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“I want my $300 million!”

Class Struggle

Settlement talks collapse in school funding lawsuit

The battle over school spending in Arizona got a little more complicated last week after settlement talks in a lawsuit over education funding broke down.

A coalition of education advocates—including the Arizona Education Association, the Arizona School Boards Association and the Arizona Association of School Business Officials—sued the state, saying that lawmakers had failed to properly adjust funding for inflation and population growth in the 2011 budget. The Arizona Supreme Court sided with the school districts and sent the case back down to Maricopa County Superior Court, where a judge ruled that lawmakers needed to add more than $300 million to this year's school budget to account for the failure to provide proper funding. Left unresolved in that decision was the question of whether the state owed more than a billion dollars for the previous years that lawmakers didn't adjust funding.

Lawmakers asked for a chance to work things out in confidential settlement talks, which ended last week after the attorneys for the schools said they weren't getting anywhere.

So it's back to court, although the Arizona School Boards Association representatives told the press last week that they'd be willing to settle as long as lawmakers were willing to add $330 million to current funding and continue to adjust for inflation in the future.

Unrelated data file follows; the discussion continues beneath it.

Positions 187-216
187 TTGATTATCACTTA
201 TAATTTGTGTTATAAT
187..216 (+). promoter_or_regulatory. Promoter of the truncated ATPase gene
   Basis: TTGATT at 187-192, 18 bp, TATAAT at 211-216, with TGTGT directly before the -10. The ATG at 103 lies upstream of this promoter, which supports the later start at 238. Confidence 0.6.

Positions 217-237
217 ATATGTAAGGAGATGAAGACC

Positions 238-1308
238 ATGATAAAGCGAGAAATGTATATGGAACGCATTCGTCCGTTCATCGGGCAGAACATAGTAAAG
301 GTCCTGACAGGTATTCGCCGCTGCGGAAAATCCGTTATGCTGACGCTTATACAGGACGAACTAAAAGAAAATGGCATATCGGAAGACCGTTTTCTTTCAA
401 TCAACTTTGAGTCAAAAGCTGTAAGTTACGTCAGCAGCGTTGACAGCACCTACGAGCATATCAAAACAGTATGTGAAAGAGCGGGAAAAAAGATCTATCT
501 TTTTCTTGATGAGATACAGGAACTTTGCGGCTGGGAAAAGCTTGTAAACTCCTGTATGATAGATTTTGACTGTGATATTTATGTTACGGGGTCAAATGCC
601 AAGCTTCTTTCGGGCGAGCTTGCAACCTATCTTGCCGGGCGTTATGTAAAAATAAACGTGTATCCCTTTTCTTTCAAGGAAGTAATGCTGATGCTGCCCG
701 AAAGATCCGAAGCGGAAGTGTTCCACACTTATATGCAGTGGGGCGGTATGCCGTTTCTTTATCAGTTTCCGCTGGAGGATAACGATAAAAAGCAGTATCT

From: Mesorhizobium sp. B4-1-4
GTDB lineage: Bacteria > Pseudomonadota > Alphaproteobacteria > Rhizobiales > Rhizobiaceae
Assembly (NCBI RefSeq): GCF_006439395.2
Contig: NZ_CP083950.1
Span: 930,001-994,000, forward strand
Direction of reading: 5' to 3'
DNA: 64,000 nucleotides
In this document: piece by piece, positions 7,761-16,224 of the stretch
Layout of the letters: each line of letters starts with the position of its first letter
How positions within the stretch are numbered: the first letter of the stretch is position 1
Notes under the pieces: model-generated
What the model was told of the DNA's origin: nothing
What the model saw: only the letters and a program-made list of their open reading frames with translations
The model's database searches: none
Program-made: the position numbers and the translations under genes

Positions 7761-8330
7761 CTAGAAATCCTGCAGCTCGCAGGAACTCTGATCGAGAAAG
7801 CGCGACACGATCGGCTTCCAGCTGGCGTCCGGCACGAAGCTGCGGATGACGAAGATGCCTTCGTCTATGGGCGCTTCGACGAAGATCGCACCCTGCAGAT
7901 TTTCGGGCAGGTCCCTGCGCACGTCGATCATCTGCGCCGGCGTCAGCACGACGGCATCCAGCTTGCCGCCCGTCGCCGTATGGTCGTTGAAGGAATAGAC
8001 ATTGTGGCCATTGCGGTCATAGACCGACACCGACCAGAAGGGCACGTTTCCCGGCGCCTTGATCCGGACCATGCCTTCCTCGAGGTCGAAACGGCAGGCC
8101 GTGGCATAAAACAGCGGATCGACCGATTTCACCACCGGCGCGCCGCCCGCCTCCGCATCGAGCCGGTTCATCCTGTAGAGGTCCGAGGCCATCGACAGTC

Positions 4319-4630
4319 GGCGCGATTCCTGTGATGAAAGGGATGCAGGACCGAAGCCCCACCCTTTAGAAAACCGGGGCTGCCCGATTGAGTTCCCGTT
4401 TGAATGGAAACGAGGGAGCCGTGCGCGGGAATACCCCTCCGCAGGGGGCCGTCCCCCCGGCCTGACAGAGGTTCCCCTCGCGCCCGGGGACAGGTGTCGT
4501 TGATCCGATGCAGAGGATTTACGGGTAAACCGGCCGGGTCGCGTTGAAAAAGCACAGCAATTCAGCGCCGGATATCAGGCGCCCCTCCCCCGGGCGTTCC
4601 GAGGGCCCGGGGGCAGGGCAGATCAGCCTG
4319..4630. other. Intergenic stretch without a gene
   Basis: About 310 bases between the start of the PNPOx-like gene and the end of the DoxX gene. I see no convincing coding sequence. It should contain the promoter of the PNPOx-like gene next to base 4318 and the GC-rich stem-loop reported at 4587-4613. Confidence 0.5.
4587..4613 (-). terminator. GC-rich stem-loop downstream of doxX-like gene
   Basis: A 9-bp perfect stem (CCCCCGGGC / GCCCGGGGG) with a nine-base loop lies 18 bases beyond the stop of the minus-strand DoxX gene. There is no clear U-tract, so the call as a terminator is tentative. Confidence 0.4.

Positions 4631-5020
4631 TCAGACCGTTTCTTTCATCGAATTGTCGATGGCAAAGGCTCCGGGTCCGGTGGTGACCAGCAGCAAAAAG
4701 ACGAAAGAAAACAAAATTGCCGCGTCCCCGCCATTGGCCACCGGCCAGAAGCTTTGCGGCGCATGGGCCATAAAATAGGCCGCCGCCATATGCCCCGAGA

Republican legislative leaders have argued that the bill should be only $72 million this year because in budget years before 2011, lawmakers increased funding by more than the rate of inflation, so they should get credit for that.

That's a question that the courts will have to decide as the case moves forward, but lawmakers have been known to let these things drag on rather than resolve them, even when a court order is involved. In the 1990s, a more moderate legislature allowed a lawsuit over school construction and repair to drag on for eight years before resolving it. (And the state still isn't taking care of needed repairs at many schools.)

In the wake of last week's decision, legislative Democrats called on the GOP majority to use the state budget surplus—which ended up being about $325 million—to fund the schools. As House Democratic Leader Eric Meyer (D-Paradise Valley) put it: "If the Republican leaders in Arizona were serious about getting money into classrooms now, they would use the $325 million projected surplus. Instead they are using smoke and mirrors to play political games with the future of Arizona kids."